SNP's obesity blitz fails to promote vital PE, say Labour
THE government's new obesity reduction strategy fails to include a firm commitment to physical education for school children, Labour said yesterday.
Dr Richard Simpson, the party's public health spokesman, said it was "not good enough" during a parliamentary debate on the Preventing Obesity in Scotland plan.
He said PE targets of two hours a week for school pupils were set by the previous executive "but the progress is really very slow".
He said: "I'm not going to indulge in attacks on this executive for its failures, but to say that they set themselves up with targets and therefore they have got to be responsible for those targets."
Dr Simpson said he expected "that there would have been a much firmer commitment to the two hours of physical education contained in this document" because it was jointly presented with the Convention of Scottish Local Authorities.
Dr Simpson said it was necessary to recognise that tackling obesity "is going to be a long-term effort, it is not going to turn around overnight".
Public Health Minister Shona Robison agreed that more progress needed to be made on meeting her party's manifesto pledge on physical education.
She told the chamber that both the SNP and the previous government had each spent three years trying to deliver the PE target.
"Therefore, there should be an appreciation of some of the challenges around that, given that by 2007 only 5 per cent of primary schools had actually achieved the two hours of PE," she said.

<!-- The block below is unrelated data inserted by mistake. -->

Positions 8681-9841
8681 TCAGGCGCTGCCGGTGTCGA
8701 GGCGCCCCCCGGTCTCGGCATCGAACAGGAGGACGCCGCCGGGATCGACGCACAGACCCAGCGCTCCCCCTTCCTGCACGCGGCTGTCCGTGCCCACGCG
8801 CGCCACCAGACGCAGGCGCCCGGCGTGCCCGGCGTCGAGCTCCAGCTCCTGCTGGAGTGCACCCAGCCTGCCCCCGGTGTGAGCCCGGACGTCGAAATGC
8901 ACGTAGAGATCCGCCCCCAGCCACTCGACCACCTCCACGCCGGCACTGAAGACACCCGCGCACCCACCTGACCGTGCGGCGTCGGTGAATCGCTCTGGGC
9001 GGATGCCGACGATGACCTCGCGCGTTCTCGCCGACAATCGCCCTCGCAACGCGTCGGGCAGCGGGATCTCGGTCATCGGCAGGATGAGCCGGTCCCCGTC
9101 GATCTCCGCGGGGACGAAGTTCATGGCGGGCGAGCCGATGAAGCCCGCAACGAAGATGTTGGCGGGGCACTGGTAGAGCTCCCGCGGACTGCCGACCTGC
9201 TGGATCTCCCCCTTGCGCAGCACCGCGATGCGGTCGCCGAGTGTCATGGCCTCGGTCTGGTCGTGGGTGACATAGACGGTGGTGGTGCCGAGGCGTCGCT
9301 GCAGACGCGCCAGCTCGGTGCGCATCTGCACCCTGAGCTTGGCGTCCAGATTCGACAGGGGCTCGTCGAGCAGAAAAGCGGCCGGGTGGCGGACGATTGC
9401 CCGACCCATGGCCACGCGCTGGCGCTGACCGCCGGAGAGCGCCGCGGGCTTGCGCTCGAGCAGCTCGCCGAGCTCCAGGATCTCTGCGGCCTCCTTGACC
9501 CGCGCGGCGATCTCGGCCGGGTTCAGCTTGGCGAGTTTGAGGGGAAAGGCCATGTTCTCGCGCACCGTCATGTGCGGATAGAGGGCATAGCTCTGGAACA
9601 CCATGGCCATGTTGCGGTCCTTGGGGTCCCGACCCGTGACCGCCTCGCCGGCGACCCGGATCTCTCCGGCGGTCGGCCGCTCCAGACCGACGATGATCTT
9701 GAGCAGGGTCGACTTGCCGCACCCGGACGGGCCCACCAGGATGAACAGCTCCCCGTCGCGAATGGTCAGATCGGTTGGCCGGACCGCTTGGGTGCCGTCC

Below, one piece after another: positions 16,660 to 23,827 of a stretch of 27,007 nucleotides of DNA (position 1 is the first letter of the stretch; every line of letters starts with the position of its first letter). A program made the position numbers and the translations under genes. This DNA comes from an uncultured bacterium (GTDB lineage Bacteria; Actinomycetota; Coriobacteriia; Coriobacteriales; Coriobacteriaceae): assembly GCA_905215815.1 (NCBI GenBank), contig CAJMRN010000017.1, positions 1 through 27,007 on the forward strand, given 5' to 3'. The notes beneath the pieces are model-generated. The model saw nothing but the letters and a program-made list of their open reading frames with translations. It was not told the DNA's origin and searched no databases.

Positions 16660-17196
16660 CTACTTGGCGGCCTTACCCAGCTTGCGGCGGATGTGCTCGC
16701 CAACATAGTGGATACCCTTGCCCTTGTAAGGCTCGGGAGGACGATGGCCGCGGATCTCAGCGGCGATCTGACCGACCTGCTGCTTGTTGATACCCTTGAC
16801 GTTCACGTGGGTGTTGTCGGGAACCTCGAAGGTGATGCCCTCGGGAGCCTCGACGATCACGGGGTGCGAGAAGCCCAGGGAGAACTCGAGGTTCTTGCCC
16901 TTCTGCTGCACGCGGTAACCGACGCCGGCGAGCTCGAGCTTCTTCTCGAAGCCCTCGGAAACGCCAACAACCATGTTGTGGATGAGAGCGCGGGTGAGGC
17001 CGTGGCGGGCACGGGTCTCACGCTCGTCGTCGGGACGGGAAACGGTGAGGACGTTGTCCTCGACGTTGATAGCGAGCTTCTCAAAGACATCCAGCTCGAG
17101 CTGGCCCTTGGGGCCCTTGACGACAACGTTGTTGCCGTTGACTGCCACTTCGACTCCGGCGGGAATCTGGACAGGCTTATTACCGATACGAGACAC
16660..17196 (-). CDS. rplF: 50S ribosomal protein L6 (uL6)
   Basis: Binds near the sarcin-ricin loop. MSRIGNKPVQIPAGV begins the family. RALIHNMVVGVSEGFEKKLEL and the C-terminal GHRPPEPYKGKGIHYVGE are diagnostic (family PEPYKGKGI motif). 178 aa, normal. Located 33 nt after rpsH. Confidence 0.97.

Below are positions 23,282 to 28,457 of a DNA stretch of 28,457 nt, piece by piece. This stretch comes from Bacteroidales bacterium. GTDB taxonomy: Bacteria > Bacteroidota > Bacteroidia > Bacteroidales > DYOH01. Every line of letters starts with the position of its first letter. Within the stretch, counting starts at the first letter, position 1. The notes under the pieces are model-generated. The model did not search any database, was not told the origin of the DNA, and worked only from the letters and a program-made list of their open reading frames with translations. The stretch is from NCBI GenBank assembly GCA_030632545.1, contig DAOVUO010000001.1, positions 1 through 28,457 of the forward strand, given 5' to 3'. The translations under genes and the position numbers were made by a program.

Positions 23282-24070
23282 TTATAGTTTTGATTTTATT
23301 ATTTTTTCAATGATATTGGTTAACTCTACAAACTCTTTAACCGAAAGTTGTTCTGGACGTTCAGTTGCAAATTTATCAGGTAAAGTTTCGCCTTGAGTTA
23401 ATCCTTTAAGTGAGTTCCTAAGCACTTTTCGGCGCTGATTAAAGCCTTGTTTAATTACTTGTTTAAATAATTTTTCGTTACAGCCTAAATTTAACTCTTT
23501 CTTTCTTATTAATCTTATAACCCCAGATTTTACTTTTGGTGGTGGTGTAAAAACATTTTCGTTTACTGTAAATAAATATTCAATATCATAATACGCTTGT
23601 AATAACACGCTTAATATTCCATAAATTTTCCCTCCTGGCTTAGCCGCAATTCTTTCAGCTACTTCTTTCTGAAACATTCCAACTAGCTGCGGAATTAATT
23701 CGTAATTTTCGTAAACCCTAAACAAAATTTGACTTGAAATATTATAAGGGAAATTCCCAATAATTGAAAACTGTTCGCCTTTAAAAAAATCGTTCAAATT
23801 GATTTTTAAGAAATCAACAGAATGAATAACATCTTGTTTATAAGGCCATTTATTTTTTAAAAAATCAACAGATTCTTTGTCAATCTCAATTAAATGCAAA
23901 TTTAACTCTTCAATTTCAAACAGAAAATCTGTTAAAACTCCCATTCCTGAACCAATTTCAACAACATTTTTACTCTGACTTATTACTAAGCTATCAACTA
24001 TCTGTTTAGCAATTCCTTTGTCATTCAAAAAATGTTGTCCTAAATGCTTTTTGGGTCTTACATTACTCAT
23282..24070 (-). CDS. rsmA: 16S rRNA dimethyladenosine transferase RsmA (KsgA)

"We're up to 33 per cent now but I absolutely acknowledge that more progress has to be made."
Ms Robison launched the government's Preventing Overweight and obesity in Scotland: a route map towards a healthy weight during a visit to a Glasgow school on Monday.
Yesterday, she revealed there would be no "additional resources" to implement the route map, which spells out thinking on obesity for the benefit of local and central government departments.
She told the chamber that obesity was associated "with at least as much ill health as poverty, smoking and problem drinking".
Ms Robison said women during pregnancy and a healthy working environment were the two key targets of the route map.
Liberal Democrat Ross Finnie told MSPs that reducing the number of children with an unhealthy body mass index (BMI) should be a priority.
Two-thirds of adults and a third of children are not "getting anywhere close" to meeting national targets for physical activity, which must also be addressed, Mr Finnie said.
He warned Ms Robison that she ran the risk of being characterised as a "latter-day dinner monitor" after recent coverage of portion control of meals.
"I'm sure she would be a very good dinner monitor," Mr Finnie said. "But I'm not entirely sure that that is the image that our Minister for Public Health would wish to portray."
Tory health spokeswoman Mary Scanlon said the party will support all measures to tackle obesity. But she said: "Any action plan or strategy must include those seeking help with weight management problems."
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